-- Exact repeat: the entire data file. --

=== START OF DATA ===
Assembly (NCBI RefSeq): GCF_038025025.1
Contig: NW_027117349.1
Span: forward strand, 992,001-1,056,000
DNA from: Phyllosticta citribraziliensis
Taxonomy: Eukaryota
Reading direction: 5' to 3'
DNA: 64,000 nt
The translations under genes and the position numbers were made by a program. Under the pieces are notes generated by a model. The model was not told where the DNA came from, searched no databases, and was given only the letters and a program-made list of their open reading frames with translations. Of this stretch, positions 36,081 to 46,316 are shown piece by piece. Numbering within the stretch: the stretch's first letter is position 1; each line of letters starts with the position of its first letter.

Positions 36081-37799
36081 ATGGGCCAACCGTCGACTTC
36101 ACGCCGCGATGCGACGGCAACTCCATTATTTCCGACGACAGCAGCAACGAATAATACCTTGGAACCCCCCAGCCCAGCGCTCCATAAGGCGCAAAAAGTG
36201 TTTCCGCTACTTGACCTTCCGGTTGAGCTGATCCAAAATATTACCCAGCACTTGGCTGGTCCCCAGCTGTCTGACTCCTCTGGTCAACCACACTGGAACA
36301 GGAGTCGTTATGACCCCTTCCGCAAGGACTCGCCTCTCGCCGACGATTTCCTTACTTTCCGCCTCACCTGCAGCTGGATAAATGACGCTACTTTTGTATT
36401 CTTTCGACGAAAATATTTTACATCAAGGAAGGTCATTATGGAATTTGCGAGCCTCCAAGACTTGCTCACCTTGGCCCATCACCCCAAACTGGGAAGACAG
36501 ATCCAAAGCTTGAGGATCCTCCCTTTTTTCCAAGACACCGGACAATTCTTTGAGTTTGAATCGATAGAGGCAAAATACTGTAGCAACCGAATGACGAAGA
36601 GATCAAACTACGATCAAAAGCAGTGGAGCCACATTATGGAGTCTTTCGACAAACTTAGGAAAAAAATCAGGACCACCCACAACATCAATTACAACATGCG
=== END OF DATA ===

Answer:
Assembly (NCBI RefSeq): GCF_038025025.1
Contig: NW_027117349.1
Span: forward strand, 992,001-1,056,000
DNA from: Phyllosticta citribraziliensis
Taxonomy: Eukaryota
Reading direction: 5' to 3'
DNA: 64,000 nt
The translations under genes and the position numbers were made by a program. Under the pieces are notes generated by a model. The model was not told where the DNA came from, searched no databases, and was given only the letters and a program-made list of their open reading frames with translations. Of this stretch, positions 36,081 to 46,316 are shown piece by piece. Numbering within the stretch: the stretch's first letter is position 1; each line of letters starts with the position of its first letter.

Positions 36081-37799
36081 ATGGGCCAACCGTCGACTTC
36101 ACGCCGCGATGCGACGGCAACTCCATTATTTCCGACGACAGCAGCAACGAATAATACCTTGGAACCCCCCAGCCCAGCGCTCCATAAGGCGCAAAAAGTG
36201 TTTCCGCTACTTGACCTTCCGGTTGAGCTGATCCAAAATATTACCCAGCACTTGGCTGGTCCCCAGCTGTCTGACTCCTCTGGTCAACCACACTGGAACA
36301 GGAGTCGTTATGACCCCTTCCGCAAGGACTCGCCTCTCGCCGACGATTTCCTTACTTTCCGCCTCACCTGCAGCTGGATAAATGACGCTACTTTTGTATT
36401 CTTTCGACGAAAATATTTTACATCAAGGAAGGTCATTATGGAATTTGCGAGCCTCCAAGACTTGCTCACCTTGGCCCATCACCCCAAACTGGGAAGACAG
36501 ATCCAAAGCTTGAGGATCCTCCCTTTTTTCCAAGACACCGGACAATTCTTTGAGTTTGAATCGATAGAGGCAAAATACTGTAGCAACCGAATGACGAAGA
36601 GATCAAACTACGATCAAAAGCAGTGGAGCCACATTATGGAGTCTTTCGACAAACTTAGGAAAAAAATCAGGACCACCCACAACATCAATTACAACATGCG